whereas social inequalities, contribute significantly to increased child poverty, and whereas children are at greatest risk of poverty in 19 Member States;


whereas according to Eurostat the main factors affecting child poverty are wealth-redistribution policies, the effectiveness of government intervention through income support, the provision of enabling services, labour policy (11) and the labour market situation of parents, which is linked to their level of education and the composition of the household in which the children live; whereas increasing employment is an effective instrument for fighting poverty;


whereas one fifth of the EU’s total population is under 18; whereas, despite the commitments made, over one in four children now lives at risk of poverty or social exclusion across the EU;


whereas Parliament has repeatedly called for the implementation of the Social Investment Package, and endorses the Commission recommendation entitled ‘Investing in children: Breaking the cycle of disadvantage’, which puts forward a comprehensive policy framework for tackling child poverty and promoting child well-being, based on three pillars, namely access to adequate resources in the framework of the European Social Fund, access to quality and inclusive services, and children’s participation in society and decision-making, and which recognises children as rights holders; considers it regrettable, however, that the EU has not taken coherent steps to implement this through the European Semester;


whereas, although the children of parents with very low work intensity are 56,7 % more likely to be at risk of poverty or social exclusion, families with high work intensity remain at risk of child poverty today (in Romania, Lithuania, Portugal, Spain, Greece, Latvia, Slovakia, Poland and Luxembourg);


whereas child poverty stems from the poverty of families, whereas low-income and large families are therefore more at risk of poverty, while income redistribution has a major impact on reducing cycles of social inequality, and whereas deteriorating national wage policies and social protection systems are increasing the risk of poverty and social exclusion, which contributes to growing child poverty, as seen in the Member States with the lowest rates of child poverty, which are also those with the lowest levels of general poverty and inequality;


whereas between 2008 and 2012 the number of children at risk of poverty or social exclusion in Europe (EU27+Norway, Iceland and Switzerland) rose by almost one million, increasing by half a million between 2011 and 2012 alone (12); whereas according to Eurostat data, in 2013, 26,5 million children in the EU28 were at risk of falling into poverty or social exclusion; whereas in the EU27 the risk of poverty or social exclusion increased between 2008 and 2012 from 26,5 % to 28 %; whereas in 2013, in the Member States of the EU28, 28 % of the total population under 18 was at risk of poverty or social exclusion and, in the vast majority of countries, the risk of poverty and social exclusion is greater for children than for adults;


whereas women are at greater risk of poverty than men and whereas tackling women’s poverty is not only important in its own right but also of vital importance in efforts to reduce child poverty;


whereas there is growing inequality between countries within the EU; whereas it is alarming that the percentage of children who suffer from malnutrition is rising, causing the resurgence of diseases that had disappeared in the EU (e.g. rachitis); whereas it is symptomatic that, according to UNICEF (13), in countries such as Estonia, Greece and Italy, the percentage of children who cannot afford to eat meat, chicken or fish two days running has doubled in dramatic fashion since 2008;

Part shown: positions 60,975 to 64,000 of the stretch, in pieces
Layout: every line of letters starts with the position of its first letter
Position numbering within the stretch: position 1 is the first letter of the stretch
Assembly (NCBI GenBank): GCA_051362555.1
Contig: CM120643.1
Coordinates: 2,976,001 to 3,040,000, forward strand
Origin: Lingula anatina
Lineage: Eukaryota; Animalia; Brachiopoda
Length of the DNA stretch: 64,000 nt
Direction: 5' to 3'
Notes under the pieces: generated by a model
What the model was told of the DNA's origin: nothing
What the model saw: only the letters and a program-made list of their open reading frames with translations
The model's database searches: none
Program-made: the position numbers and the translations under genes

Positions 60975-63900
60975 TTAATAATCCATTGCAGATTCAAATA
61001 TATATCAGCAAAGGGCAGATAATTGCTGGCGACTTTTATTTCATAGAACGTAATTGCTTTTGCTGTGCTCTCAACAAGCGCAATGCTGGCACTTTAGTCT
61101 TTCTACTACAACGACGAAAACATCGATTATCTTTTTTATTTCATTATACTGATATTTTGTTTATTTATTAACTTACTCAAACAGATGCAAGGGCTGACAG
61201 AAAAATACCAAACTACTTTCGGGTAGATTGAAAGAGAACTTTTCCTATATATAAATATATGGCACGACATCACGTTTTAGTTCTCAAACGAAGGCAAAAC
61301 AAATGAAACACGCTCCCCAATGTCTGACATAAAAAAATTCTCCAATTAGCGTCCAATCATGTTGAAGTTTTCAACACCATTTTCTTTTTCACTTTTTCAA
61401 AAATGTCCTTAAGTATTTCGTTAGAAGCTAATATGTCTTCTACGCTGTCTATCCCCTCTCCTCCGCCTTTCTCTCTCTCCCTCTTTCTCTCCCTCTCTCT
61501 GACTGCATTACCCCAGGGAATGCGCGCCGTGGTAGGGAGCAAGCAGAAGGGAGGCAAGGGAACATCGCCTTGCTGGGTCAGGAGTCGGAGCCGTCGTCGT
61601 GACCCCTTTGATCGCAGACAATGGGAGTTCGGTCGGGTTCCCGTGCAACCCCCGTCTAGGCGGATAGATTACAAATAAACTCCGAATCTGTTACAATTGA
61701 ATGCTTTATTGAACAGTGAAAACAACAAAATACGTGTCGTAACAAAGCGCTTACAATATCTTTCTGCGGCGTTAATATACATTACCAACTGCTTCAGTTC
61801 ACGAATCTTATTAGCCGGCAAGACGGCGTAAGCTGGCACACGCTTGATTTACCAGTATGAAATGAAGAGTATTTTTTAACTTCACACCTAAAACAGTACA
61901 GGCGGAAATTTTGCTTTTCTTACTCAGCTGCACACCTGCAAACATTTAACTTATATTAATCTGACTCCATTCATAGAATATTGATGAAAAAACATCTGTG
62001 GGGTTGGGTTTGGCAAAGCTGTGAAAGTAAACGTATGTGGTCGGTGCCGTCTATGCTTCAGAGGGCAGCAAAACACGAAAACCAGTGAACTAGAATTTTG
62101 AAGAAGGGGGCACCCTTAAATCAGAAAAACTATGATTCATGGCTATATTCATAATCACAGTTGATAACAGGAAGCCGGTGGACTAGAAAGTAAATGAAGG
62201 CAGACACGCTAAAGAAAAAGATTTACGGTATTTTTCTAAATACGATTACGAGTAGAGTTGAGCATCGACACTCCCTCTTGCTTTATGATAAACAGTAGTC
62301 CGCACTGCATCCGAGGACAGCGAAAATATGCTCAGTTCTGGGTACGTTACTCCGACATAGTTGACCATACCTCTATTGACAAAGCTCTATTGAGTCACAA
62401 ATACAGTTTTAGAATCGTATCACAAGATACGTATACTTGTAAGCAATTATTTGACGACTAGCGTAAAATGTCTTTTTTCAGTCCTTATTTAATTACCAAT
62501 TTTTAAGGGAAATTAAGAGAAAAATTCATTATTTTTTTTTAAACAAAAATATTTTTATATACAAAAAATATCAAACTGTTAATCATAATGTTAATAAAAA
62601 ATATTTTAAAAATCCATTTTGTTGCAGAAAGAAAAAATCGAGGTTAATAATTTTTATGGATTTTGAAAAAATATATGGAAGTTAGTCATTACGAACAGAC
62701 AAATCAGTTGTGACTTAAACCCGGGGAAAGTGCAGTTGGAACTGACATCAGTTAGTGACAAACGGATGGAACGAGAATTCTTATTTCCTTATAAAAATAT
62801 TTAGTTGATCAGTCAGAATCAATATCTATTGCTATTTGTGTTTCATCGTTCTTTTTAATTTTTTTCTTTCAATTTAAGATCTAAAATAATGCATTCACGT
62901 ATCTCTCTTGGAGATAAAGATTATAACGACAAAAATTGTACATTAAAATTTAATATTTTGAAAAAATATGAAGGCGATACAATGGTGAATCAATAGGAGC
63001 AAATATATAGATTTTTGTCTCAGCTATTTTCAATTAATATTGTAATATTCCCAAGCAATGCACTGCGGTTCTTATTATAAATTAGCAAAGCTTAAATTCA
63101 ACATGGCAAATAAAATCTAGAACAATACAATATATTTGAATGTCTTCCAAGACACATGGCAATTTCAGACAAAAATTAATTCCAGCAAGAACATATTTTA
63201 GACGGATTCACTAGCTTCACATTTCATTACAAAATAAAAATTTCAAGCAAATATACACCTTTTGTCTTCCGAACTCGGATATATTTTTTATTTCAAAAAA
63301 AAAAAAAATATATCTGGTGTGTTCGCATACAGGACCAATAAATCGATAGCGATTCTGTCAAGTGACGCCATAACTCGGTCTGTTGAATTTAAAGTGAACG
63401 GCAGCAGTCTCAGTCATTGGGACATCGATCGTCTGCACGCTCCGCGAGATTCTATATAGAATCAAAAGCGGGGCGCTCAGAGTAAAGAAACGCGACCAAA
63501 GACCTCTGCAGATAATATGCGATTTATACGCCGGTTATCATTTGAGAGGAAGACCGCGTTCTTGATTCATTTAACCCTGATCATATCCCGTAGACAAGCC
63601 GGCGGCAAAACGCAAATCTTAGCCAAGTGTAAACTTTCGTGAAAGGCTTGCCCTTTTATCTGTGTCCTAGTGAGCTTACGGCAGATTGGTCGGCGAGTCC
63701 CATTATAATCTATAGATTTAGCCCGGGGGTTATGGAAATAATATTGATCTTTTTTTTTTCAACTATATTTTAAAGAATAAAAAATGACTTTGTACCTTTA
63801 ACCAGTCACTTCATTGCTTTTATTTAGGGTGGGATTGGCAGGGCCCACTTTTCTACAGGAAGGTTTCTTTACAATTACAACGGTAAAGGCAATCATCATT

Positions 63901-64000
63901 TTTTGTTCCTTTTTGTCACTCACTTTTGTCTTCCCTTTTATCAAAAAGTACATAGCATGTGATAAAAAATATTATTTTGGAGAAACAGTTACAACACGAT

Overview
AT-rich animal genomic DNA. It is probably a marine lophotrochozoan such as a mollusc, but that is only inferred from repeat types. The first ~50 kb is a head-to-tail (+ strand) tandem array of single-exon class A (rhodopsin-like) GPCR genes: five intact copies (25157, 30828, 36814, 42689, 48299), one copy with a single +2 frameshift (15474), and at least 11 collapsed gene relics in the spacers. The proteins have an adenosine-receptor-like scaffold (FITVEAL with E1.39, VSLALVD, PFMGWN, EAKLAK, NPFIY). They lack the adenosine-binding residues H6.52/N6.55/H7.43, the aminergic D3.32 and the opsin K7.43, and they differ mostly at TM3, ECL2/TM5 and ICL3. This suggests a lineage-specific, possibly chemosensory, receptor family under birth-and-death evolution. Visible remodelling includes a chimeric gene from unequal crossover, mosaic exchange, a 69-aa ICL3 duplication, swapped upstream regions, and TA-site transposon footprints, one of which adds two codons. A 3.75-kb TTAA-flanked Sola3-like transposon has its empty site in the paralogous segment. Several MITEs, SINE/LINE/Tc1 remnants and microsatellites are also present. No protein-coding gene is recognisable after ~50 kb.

whereas in its concluding observations on the latest periodic reports of some countries the UN Committee on the Rights of the Child expressed concern about the rise in the poverty rate and/or the at-risk-of-poverty rate among children due to economic crisis, which affects their enjoyment of many of the rights enshrined in the UNCRC, in particular the rights to health, education and social protection, and encouraged authorities to ensure that budgetary lines for children are protected, and whereas the financial and economic crisis has led to a deterioration in living and working conditions and to the emergence of a new group, also referred to as ‘new to need’;


whereas a favourable entrepreneurial environment stimulates the growth of employment in Member States and broadens employment opportunities for parents, who can then serve as welcome role models, especially in communities adversely affected by multi-generational poverty and exclusion;


whereas single-parent families, especially families headed by single mothers, are at greater risk of poverty or social exclusion (49,8 % compared to 25,2 %), although there are large differences between countries, according to EU-SILC (14), which is related to the feminisation of poverty, women’s overrepresentation in precarious work and as involuntary part-time workers, the disproportionate time spent by women in unpaid work, interruptions in women’s careers to care for children or other family members, and the pay gap between men and women;


whereas child poverty can be alleviated by improving opportunities in the labour market, especially those of women, through better development of childcare;


whereas children and their parents, foster parents and caregivers must be protected from discrimination on any grounds such as sex, race, colour, language, religion or belief, political or other opinion, national, ethnic or social origin, association with a national minority, property, birth, disability, age or other status, and whereas children from vulnerable population groups are more at risk of marginalisation, poverty and social exclusion, as confirmed by the latest reports by the European Federation of National Organisations Working with the Homeless, which highlight an increase in women, young people and families with children (especially migrant families) taken into homeless shelters; whereas large single-income families are more at risk of poverty and social exclusion, owing to deteriorating national wage policies and social protection systems as a consequence of the financial and economic crisis;